Those details are what have made these nights epic. Church didn’t want to leave the stage on Saturday in front of a jam-packed crowd. There was a hard curfew of 11:15 that he sailed past, breezing through the setlist and then freestyling at the end, beginning a medley of a couple hits that turned into a five-song acoustic set that went past 11:30 and included “Love Your Love the Most,” “Carolina,” “These Boots,” “Sinners Like Me,” and “Those I’ve Loved.”


How unpredictable is he? No one had any clue what he was doing. On the side of the stage, Coats was taking guesses about how many songs Chief might perform. 


One he didn’t do was “On the Road,” the new song he wrote during the course of Outsiders Revival. It is that specific song that contains an error.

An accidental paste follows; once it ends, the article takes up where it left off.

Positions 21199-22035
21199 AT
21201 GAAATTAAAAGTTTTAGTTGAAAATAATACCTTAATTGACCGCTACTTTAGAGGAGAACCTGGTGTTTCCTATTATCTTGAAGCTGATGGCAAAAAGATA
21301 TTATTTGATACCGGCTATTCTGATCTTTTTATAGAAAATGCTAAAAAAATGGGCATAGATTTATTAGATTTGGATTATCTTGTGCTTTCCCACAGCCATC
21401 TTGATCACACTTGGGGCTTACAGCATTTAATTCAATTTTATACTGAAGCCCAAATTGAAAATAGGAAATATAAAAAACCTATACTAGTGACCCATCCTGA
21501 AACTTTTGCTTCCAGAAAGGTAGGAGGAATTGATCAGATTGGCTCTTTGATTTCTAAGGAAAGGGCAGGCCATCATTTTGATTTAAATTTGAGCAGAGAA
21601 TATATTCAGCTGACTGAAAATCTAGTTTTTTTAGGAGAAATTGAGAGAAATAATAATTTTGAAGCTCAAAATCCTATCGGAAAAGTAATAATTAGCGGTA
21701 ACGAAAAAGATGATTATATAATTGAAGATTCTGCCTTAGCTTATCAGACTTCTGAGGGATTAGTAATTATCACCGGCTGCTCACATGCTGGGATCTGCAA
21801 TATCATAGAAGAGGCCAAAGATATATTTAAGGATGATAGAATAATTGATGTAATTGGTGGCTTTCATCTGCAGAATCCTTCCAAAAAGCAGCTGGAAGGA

The last verse goes like this:


“Livin’ my dreams I wrote


“On the road I’ve come far


“Rode in a thousand towns writing on my guitar


“On the road they say never ends


“I know one day I’d do anything to do it all again.”


And this is where he’s wrong. 29 cities, 35 different shows, over a half-million people who walked through the doors. Seven dozen crew members and one headliner spending three months completely committed to ensuring every one of those fans had the night of their lives.


The Outsiders Revival Tour is over. And it isn’t “one day” that I’d give anything to do it all again. 


It’s today, right now. 


And he knows it.


“Usually when you get to the end of a tour, you’re pretty peeled back,” Church said on Saturday afternoon. “I call it being road blind. But I’m sad to see this one end. I haven’t had that very many times. Usually you get sad later. But I’m sad today. And that’s when you know you had something special.”